I don’t think it necessarily always comes from a nefarious place where they’re doing something sketchy or hiding things. But it’s paternalistic. It’s very much mainstream healthcare to put patients at the bottom and say, "Why should we provide this?" or "You take this," or "Just because you want to poke your nose in things, doesn’t mean we want to explain things to you."
Related: 3 in 5 Hospitals Violate Patient Billing Rights
Here’s another surprising thing: Even if you’re armed to the teeth with all the information, or if you find some issues with your bill, some hospitals will come back a few weeks later and say: Your bill is correct, your deductible stands, and you have to pay it. And you’ll ask: Why is it correct? Where is the proof? Did you review it? And you won’t get an answer. The message is, "Stay out of it, patient." If you question it, they don’t want to explain how it works.
It’s very much mainstream healthcare to put patients at the bottom and say, “Why should we provide this?”
You would never go to a car mechanic, get the bill, and then say "Wait you said you replaced my alternator. I don’t think that’s true, can you show me?" The mechanic can’t just say, "No, I did." You want to see the proof.
By default, everyone would get an itemized bill. And by itemized bill, I mean it has industry-standard coding, and makes clear how their insurance company reimburses the provider. Read more about itemized bills here.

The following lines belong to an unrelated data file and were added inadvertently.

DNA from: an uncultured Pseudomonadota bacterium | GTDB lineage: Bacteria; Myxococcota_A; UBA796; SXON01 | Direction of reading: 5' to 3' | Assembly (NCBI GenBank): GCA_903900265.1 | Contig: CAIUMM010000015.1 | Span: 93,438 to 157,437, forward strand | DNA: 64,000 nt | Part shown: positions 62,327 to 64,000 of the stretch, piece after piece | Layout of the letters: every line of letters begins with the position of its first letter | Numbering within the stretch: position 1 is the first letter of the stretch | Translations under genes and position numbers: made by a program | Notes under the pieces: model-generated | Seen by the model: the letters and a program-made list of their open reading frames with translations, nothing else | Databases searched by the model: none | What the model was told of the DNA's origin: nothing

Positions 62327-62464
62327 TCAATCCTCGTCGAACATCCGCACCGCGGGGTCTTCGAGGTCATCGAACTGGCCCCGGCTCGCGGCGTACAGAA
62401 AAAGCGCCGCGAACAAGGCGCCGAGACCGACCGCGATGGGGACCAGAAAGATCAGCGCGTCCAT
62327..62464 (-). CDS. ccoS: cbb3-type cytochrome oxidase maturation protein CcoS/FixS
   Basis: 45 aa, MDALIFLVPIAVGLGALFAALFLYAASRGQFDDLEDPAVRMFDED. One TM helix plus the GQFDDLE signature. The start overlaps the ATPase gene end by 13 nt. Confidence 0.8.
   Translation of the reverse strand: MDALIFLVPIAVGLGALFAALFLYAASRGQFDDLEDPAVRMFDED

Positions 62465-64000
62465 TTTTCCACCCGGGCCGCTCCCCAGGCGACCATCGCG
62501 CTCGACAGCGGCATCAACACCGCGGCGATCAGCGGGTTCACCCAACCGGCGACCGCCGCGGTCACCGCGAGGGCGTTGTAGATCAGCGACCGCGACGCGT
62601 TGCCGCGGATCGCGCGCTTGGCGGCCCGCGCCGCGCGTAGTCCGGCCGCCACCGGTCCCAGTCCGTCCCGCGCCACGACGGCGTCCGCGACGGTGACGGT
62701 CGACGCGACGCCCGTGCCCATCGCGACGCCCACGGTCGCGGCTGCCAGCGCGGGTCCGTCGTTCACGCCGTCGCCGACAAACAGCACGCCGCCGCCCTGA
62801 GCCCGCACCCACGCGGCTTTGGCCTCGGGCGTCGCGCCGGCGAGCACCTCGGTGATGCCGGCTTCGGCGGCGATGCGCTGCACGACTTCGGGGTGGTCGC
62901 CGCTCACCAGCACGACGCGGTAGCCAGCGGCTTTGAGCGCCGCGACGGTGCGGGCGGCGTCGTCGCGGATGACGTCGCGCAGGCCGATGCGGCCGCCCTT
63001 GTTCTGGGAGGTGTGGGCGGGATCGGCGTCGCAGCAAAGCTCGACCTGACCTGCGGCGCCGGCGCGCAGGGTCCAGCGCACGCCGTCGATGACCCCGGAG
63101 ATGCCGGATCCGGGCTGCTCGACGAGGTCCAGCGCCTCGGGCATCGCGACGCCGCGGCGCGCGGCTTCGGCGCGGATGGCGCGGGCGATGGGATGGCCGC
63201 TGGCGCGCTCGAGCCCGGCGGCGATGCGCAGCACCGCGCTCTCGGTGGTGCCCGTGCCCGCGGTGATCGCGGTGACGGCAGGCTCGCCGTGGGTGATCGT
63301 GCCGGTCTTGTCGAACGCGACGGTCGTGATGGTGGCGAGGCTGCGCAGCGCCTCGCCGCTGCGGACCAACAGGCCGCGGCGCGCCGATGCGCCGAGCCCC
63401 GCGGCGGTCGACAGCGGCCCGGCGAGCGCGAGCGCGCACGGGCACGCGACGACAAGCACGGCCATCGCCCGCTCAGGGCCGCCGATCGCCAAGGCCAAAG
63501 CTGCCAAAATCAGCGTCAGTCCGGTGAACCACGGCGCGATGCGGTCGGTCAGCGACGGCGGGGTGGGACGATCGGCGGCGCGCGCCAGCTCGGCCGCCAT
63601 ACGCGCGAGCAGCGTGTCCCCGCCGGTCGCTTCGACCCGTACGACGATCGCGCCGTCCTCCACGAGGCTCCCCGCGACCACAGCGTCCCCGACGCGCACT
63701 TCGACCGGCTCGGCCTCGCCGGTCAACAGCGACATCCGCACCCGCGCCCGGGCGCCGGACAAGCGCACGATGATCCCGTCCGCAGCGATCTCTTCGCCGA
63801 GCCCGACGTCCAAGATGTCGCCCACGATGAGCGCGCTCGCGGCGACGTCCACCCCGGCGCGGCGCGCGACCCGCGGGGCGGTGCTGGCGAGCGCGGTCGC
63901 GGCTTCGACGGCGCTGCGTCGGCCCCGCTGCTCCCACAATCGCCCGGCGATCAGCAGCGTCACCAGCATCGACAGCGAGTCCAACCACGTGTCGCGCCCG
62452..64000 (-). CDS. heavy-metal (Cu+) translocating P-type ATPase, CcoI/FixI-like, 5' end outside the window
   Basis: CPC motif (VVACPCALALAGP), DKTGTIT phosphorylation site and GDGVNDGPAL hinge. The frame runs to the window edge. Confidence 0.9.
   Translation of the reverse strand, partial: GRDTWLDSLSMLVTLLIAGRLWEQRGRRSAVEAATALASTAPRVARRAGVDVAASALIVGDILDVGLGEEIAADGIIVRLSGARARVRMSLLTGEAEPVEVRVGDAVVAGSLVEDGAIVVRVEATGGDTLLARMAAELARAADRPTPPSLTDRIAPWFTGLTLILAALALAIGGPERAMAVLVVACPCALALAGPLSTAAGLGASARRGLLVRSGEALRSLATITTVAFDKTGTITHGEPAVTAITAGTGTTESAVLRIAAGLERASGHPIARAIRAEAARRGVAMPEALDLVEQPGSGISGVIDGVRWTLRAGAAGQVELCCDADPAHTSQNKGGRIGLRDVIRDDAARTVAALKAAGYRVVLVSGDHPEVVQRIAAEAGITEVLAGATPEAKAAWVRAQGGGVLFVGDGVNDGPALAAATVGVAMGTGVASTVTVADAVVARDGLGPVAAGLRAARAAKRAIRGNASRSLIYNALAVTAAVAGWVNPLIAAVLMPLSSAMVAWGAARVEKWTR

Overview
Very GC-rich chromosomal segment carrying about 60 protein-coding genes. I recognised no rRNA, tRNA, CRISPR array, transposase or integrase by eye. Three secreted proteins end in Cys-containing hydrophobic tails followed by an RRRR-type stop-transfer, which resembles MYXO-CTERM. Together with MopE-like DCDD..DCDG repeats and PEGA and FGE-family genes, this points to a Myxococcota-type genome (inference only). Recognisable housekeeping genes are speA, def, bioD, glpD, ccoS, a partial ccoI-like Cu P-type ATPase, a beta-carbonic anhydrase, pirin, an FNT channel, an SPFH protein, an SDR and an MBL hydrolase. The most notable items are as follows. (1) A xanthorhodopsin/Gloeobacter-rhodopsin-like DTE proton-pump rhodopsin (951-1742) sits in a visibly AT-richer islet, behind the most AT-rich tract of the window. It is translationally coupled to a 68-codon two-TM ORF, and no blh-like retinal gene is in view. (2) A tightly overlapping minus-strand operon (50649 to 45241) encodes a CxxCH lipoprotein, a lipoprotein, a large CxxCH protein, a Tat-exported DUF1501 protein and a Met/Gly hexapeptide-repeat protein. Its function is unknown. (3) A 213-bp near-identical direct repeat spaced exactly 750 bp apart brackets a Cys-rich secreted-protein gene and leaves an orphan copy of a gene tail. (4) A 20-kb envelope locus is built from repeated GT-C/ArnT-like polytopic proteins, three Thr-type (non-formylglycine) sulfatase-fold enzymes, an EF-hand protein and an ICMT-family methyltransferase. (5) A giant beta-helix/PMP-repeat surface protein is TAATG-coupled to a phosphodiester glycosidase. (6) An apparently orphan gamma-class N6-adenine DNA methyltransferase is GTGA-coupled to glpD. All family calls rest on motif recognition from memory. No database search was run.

Every bill you get should say exactly how the provider is being reimbursed by the payer — whether it’s a negotiated rate, a flat fee, or a daily rate that changes with more days. And second, it should include all relevant coding and itemization out of the gate. You shouldn’t have to ask for it.
Getting the itemized bill allows the patient to start on square five, versus square one, when it comes to understanding their bill. It literally cuts out one month of work, waiting, stress, anxiety, phone calls, and being worried about collections.
Getting your itemized bill literally cuts out one month of work, waiting, stress, anxiety, phone calls, and being worried about collections.
Building a product that’s well on its way to automating a lot of this junk. Saving people money and countless hours of frustration and banging their heads against the wall.
I think we give people hope. So many times, we get thanked by people who say "I’m so glad you’re building this. Because it’s about damn time." When people come to us, they tell us how many times they’ve tried and couldn’t get anywhere, but Goodbill was able to crack through.
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Guides, news, and articles to help you tackle hospital bills.
Read our expert tips on how to negotiate your hospital bill to save up to thousands of dollars.
Itemized bills provide key details that can help you negotiate your hospital bill.
You have time before your bill can go to collections or affect your credit.